To control a process is to control much more that you might think. If you are responsible for a whole process, you need to understand if that process involves more than one organization. As many processes do, you also need to have control of the process in those other organizational units, even if you are connected to only one of them.
If the process flows between companies or organizations, you need to make sure that you have a counterpart in the other organizations. You and the other process leaders must make sure that you share the view of the process, and that you work tight together in order to make sure that the process delivers the right value to your mutual customer.
As I mentioned in an earlier Business Excellence Article about using the BPM technology to control your process, that the process engine must be independent from the line organization. That does not mean that an organization might not own the BPM software and take care of it, but it do mean that the process engine must be possible to control the whole flow of the process, from end-to-end. And that means that the control many times goes outside the organization that owns the software.
An error that many organizations do is to think that the process that they identify is one that is only within their organizational unit. They then think that the process starts when something comes into them, and that the process ends when something leaves them. If you do like that, you make sure that you do not take a look at the process from the customer’s point of view. The customer experience usually starts long before that something enters the organization unit.
To make sure that you spot the whole process, you need to look at the customer experience. First of all, who is the customer that needs your value? What is it that the customer then wants out of contacting you? How many partners are involved in satisfying the customer?
The last answers give you those organizations that are involved. Some of them you surely know of, and some you have not thought of. Some of them are within your company or larger organization, and some of them are outside.
An example might be an elderly person, Martha, 82, living in a geriatric care. If Martha fill ill she process of getting care and feeling better, starts with her getting in contact with a doctor on site. The doctor then decides that she needs to go to the hospital. She gets a transport to the hospital and on her way through the health care system she meets several doctors from different departments, and also the ambulance staff that belongs to another unit.
Looking at it from the ambulance organizations view, it is simple to understand that their process starts when they get the call to pick Martha up. And it ends when they left her at the hospital. And if they do not control anything else than that process, they miss out of things that could make Martha’s experience better.
First of all, they must understand that they are not the first contact for Martha. They are not the one that supposes to control the whole process. They must also understand that Martha is their customer, not the person that made the call. As the process starts in the geriatric care, and that is where Martha has her first contact in this matter – not feeling well. She also has daily contact with them at the geriatric care, as that is where she lives.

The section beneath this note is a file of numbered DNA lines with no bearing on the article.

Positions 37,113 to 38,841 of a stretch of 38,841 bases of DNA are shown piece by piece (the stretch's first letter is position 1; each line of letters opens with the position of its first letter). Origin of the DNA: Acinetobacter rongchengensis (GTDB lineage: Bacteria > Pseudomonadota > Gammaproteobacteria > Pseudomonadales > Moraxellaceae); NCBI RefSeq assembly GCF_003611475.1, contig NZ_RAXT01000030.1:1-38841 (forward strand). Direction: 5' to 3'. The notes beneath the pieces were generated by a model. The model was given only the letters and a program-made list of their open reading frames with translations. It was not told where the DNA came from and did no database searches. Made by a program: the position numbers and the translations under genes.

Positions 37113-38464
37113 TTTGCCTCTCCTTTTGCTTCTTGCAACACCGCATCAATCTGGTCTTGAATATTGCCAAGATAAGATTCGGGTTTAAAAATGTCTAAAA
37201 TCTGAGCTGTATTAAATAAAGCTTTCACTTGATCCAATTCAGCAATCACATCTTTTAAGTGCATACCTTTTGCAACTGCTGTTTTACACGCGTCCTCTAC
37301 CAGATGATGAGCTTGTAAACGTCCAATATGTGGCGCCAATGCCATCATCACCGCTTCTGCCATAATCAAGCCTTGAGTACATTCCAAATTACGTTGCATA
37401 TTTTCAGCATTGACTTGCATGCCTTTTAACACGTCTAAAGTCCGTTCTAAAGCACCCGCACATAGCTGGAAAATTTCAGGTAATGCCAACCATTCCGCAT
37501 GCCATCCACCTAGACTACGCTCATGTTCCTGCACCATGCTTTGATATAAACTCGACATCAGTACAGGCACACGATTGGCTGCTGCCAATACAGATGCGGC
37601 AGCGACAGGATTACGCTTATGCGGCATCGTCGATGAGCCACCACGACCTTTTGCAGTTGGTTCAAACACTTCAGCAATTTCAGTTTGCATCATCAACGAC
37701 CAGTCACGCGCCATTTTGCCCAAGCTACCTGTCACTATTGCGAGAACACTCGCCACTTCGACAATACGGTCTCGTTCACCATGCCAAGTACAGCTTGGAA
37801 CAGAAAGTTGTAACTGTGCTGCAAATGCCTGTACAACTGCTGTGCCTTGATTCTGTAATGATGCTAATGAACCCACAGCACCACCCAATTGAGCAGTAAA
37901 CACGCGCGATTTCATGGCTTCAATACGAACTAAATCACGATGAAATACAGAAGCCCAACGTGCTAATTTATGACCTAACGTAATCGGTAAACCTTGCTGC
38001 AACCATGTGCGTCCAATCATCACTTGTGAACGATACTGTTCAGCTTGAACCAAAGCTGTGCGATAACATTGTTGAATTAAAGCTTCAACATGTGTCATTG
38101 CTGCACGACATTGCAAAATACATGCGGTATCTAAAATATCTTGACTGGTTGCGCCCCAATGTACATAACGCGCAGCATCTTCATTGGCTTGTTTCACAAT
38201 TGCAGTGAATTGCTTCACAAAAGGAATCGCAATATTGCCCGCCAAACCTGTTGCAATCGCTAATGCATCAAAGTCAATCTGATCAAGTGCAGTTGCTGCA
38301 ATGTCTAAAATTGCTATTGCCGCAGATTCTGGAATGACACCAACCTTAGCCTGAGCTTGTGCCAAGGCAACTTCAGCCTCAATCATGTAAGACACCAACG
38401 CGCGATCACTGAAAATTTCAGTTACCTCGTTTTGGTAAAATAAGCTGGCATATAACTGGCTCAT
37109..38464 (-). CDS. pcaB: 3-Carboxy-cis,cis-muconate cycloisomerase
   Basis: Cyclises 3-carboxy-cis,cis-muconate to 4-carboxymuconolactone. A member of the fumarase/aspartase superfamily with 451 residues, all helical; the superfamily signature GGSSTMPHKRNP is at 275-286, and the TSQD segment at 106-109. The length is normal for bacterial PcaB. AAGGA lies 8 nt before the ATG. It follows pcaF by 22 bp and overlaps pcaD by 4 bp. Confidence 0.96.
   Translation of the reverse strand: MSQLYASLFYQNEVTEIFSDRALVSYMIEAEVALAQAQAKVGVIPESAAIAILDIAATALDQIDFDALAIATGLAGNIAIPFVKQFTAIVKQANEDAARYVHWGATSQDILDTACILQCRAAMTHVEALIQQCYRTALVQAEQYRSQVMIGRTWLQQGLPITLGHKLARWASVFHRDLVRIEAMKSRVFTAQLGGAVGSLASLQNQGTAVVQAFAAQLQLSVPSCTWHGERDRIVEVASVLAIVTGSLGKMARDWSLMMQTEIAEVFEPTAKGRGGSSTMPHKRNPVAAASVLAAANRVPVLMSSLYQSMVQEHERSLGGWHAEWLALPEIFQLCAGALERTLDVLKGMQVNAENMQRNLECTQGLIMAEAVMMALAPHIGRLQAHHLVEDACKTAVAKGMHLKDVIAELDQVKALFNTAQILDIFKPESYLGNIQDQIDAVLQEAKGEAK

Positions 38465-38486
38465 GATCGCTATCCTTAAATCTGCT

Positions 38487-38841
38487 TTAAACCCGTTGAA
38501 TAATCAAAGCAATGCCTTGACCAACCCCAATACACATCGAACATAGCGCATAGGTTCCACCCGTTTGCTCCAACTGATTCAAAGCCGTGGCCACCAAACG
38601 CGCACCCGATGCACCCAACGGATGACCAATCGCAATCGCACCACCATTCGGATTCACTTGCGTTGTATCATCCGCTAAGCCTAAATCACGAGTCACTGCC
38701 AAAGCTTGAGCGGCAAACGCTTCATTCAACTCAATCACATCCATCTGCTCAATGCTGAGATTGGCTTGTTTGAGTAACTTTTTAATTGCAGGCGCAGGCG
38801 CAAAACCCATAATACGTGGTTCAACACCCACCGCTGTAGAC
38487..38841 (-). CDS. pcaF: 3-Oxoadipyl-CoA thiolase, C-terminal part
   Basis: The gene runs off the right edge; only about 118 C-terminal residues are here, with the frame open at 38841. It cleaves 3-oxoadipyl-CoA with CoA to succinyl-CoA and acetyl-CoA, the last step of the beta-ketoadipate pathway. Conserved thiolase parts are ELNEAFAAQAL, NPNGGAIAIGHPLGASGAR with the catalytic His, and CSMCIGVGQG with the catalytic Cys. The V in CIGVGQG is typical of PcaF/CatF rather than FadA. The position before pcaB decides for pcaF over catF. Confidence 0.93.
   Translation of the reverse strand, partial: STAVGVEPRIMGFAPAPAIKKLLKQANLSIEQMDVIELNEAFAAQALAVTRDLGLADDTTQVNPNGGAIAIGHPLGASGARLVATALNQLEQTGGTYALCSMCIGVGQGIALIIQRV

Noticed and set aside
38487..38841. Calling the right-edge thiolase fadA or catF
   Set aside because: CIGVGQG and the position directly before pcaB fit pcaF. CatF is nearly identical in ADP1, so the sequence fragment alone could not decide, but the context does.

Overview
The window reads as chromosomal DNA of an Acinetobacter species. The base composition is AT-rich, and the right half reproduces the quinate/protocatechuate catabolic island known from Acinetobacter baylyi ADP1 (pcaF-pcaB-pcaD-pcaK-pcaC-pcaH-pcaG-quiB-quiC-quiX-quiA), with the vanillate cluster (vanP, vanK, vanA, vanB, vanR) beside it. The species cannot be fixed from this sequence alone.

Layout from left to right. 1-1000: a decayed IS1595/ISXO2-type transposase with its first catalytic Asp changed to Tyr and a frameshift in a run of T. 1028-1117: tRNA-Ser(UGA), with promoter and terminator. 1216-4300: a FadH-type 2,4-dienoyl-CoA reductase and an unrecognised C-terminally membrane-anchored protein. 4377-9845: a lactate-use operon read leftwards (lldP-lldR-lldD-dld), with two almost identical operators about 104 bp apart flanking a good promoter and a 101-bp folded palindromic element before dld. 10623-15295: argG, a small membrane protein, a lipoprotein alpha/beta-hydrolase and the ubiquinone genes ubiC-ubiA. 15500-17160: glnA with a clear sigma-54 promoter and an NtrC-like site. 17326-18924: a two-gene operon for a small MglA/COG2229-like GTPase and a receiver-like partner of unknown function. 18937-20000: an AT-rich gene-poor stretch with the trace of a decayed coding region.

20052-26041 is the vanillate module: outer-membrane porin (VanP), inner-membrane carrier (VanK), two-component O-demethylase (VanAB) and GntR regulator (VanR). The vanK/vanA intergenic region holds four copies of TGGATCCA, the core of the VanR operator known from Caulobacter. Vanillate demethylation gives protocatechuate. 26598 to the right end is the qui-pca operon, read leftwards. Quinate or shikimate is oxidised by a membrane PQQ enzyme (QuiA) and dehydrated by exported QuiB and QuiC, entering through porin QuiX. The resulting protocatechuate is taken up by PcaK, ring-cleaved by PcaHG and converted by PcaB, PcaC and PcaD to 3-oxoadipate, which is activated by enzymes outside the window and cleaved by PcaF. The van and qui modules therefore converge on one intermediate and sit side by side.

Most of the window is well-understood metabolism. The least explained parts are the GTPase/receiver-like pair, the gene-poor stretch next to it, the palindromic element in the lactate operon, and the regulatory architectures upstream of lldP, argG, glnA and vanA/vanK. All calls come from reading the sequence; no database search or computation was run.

If those people then in the geriatric care could manage the process of getting Martha to feel better, they could make sure that she feels more comfortable. Many times when an old person is feeling ill they have an extra burden of carry, as they get more worried. An older person is generally more fragile when getting ill. That means that the customer value in this process is not only to get Martha feel better, but also to make her feel well taken care of during the process. The people that knows Martha best is the staff at the geriatric care. She might not have any relatives close by, so she needs to feel safe with help from the staff. Their support through out the process is the essential for Martha’s well being.
The same goes for the ambulance staff, that needs to take care of Martha from the beginning and helping her all the way to the hospital, making the transit as good as possible. And the same goes for the hospital where Martha goes through many different departments, they need to make Martha both feeling comfortable and treat her well.
Unfortunately in this process, my experience tells me that all these partners are not talking to each other and make sure that they see what is best for Martha. The geriatric care sends Martha away, but do not follow her. The ambulance crew treats her if it is life threating, but otherwise act as a transporter. The different departments take care of Martha, but they do not see that she is on her journey to become better, but instead as another patient coming in through “that door”, and then sent out through “the other door”. Mission accomplished! Or maybe not!?
It is important to control the whole process flow, in order to make sure that you take care of the customer and make their experience of the process a great one. And as processes many times flow through several organizations, you as the process leader need to control the process even on their turf, making sure that you all focus on the customer.
Be bold, and take control of the flow. If you do not, nobody else will. Step up to the challenge!
To you and your business’ excellence.